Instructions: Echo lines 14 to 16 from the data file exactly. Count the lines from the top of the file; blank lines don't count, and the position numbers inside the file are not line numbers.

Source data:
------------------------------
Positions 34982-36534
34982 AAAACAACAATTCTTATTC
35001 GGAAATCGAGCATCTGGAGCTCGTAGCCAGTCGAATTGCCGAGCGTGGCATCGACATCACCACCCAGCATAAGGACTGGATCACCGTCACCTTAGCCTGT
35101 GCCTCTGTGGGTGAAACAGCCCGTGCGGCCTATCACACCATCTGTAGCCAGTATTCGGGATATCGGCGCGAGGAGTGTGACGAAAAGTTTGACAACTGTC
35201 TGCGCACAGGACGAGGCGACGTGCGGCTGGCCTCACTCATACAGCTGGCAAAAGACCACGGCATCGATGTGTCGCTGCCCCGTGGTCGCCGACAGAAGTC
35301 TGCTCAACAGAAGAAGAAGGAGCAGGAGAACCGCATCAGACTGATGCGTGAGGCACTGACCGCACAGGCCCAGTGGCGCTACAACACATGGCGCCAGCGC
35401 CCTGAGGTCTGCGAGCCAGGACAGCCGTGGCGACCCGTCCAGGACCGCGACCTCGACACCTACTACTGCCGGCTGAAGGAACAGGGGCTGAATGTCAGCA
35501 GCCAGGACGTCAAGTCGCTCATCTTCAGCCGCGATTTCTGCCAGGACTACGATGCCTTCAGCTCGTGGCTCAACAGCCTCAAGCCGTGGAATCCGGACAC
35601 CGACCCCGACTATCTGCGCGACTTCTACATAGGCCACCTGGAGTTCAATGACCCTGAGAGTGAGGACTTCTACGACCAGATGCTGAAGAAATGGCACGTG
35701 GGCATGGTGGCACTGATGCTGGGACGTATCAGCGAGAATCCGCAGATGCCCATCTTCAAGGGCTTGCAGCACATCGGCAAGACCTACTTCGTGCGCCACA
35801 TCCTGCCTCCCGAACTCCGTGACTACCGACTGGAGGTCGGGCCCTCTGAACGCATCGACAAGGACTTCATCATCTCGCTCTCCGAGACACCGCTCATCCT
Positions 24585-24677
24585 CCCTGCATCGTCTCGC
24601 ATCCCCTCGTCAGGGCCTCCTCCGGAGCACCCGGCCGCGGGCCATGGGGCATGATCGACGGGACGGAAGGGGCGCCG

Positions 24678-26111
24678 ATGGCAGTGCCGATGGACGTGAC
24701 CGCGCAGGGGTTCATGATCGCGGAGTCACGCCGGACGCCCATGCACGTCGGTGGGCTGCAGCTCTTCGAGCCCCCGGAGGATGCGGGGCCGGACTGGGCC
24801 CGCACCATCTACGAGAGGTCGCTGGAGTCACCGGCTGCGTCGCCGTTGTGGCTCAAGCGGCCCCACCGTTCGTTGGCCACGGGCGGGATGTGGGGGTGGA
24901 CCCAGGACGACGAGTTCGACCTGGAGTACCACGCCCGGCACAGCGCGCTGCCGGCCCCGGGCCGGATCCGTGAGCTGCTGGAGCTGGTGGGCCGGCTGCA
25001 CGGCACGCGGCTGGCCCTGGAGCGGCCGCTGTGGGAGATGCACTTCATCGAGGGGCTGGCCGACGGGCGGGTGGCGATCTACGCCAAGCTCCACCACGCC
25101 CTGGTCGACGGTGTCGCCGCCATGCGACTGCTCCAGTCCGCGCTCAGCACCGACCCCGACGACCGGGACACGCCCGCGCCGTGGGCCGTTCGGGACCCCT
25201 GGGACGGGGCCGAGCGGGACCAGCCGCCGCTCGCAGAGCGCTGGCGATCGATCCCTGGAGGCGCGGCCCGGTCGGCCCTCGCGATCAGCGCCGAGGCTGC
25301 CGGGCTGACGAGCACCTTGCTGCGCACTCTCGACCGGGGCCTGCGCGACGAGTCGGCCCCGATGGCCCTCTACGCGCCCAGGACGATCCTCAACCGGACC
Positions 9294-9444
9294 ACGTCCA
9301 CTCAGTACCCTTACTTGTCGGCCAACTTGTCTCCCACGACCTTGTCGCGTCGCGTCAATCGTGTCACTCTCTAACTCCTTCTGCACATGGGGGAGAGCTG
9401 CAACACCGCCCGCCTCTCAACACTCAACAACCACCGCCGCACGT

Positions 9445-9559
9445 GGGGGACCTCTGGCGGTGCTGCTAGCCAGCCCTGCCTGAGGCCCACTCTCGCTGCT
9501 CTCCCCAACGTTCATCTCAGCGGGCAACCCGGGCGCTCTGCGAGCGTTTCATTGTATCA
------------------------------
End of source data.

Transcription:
24601 ATCCCCTCGTCAGGGCCTCCTCCGGAGCACCCGGCCGCGGGCCATGGGGCATGATCGACGGGACGGAAGGGGCGCCG

Positions 24678-26111
24678 ATGGCAGTGCCGATGGACGTGAC